The research efforts have been showing that the uplift of the Andes Mountains gradually pushed the water of an immense lake in that region towards the east, forming the large-scale drainages in the direction of the Atlantic Ocean. One technique for revealing the past of the rivers is optically stimulated luminescence, which relies on the collection of sediments from the steep banks that line the rivers, using aluminum tubes. “Back in the laboratory, we can determine the date when a grain of quartz was last exposed to sunlight,” explains geographer Fabiano Pupim, a postdoctoral researcher in Sawakuchi’s laboratory. The group is also discovering a wealth of information about the configuration of the sediments on the steep slopes adjacent to the rivers, which rise as high as 20 meters. Their internal structures allow scientists to infer the scale and direction of the river when the sediment was deposited, as well as other information.
Sonar images show that the bottoms of rivers like the Amazon—another unknown territory—have dunes as high as 12 meters. “We need to understand how a river of that size functions in order to infer what the great rivers of the past were like,” Almeida says. In collaboration with geologist Carlos Grohmann of the Institute of Energy and Environment at USP (IEE-USP), he is also looking into river dynamics using satellite image time series.
The rivers’ importance goes beyond their function as barriers. The streams and sediments that came from the Andes formed the environmental mosaic typical of Amazonia, which has some areas that are dry and others characterized by periodic flooding. Sawakuchi, Pupim and their team (in particular master’s students Dorília Cunha and Diego Souza) have investigated the formation of the Anavilhanas and Tabuleiro do Embaubal Archipelagos in the Amazon River over the last 10,000 years. The emergence of this type of environment and of the rivers themselves signifies distinct timescales, whose significance the geographer hopes to complement with the biological data.
But forests do not live from terrestrial water alone. Francisco William da Cruz Júnior of IGc-USP, a co-coordinator of the geology component of Brazilian geogenomics, uses speleothems—carbonate formations in caves—and stalagmites in particular, to infer past climate. The data obtained by his research group indicate that the Ice Age in South America was not arid, as scientists had thought. “Part of the continent was dry, but other areas were moist and may have even been conducive to expansion of the forests, such as in the Peruvian Amazon and the southern Atlantic Forest,” he notes.
Based on an analysis of oxygen isotopes contained in the calcium carbonate in cave material, he observes that different parts of Amazonia and adjacent regions went through very distinct processes. Evidence of these processes appears in a 2013 article in Nature Communications that he coauthored with biologists on the team, for which the lead author was his Chinese colleague Hai Cheng. The dating results indicate that in the last 250,000 years, the climate in western Amazonia was more stable than that of the area to the east, in the state of Pará, which received intensified rainfall during the glacial periods—between 100,000 and 20,000 years ago. The group interprets this relative stability as being responsible for the high biodiversity found in the region today, while the less species-rich eastern Amazonia experienced drastic climate variation that may have led to extinctions. “We are challenging a paradigm,” says Cruz. “Climate stability may have been more important than refugia in creating the pattern of high diversity found today in the Amazon forest, particularly near the Andes.”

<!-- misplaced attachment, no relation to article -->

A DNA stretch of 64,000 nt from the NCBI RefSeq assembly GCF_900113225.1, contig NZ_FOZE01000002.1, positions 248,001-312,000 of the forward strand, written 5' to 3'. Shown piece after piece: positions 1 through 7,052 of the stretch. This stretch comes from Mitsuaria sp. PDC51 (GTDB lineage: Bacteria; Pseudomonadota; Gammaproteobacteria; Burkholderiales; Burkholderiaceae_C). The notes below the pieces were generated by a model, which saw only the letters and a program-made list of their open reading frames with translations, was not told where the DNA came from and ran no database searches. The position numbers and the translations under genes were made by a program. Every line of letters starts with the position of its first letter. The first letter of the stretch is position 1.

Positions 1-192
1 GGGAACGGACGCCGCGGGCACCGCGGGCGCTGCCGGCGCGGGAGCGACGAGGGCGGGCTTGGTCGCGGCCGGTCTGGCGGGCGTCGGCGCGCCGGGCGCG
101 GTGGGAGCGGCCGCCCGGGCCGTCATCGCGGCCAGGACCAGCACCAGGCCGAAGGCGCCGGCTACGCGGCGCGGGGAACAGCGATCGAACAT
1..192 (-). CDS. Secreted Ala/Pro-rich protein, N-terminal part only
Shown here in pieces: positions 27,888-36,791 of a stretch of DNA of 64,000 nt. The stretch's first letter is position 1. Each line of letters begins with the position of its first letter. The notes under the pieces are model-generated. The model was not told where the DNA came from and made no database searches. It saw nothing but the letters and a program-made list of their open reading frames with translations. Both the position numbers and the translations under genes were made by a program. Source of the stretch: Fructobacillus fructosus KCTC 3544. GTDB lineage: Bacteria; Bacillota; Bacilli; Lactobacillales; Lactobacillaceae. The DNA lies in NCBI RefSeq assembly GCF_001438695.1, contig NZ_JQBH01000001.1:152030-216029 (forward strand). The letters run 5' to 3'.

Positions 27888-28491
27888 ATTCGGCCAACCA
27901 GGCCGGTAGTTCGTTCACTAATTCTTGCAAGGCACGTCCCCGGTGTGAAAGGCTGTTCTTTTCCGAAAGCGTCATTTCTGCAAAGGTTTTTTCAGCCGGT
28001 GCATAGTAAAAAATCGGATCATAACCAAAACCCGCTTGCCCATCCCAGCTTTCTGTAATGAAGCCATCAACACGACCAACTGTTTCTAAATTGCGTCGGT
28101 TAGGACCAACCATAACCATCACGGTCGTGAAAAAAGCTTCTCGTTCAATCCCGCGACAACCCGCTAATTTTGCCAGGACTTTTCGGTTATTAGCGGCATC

During the glacial period, western Amazonia appears to have been quite moist, like the Atlantic Forest region in southern and southeastern Brazil. Cruz has found evidence of a climate belt that connects these two regions and has features contrasting with those found in the area that includes Pará, in eastern Amazonia, and the Northeast, where the climate varies in cycles of about 23,000 years. “That pattern is being tested in both the Amazonia project and the Atlantic Forest project.” He maintains that these correspondences enabled the formation of corridors between the two biomes, which explain cases of closer kinship between species of Amazonia and the Atlantic Forest, as compared to species within the same biome. Cruz postulates that in a period in which high moisture is hypothesized in eastern Amazonia and Northeastern Brazil, the tropical forests are likely to have expanded, forming a forest bridge between the two biomes. Later on, there are signs of more abundant rainfall in the region closer to the foot of the Andes and in the Brazilian South and Southeast, where the forests also may have expanded until Amazonia and the Atlantic Forest came together. “We are currently testing what these phases might have been.”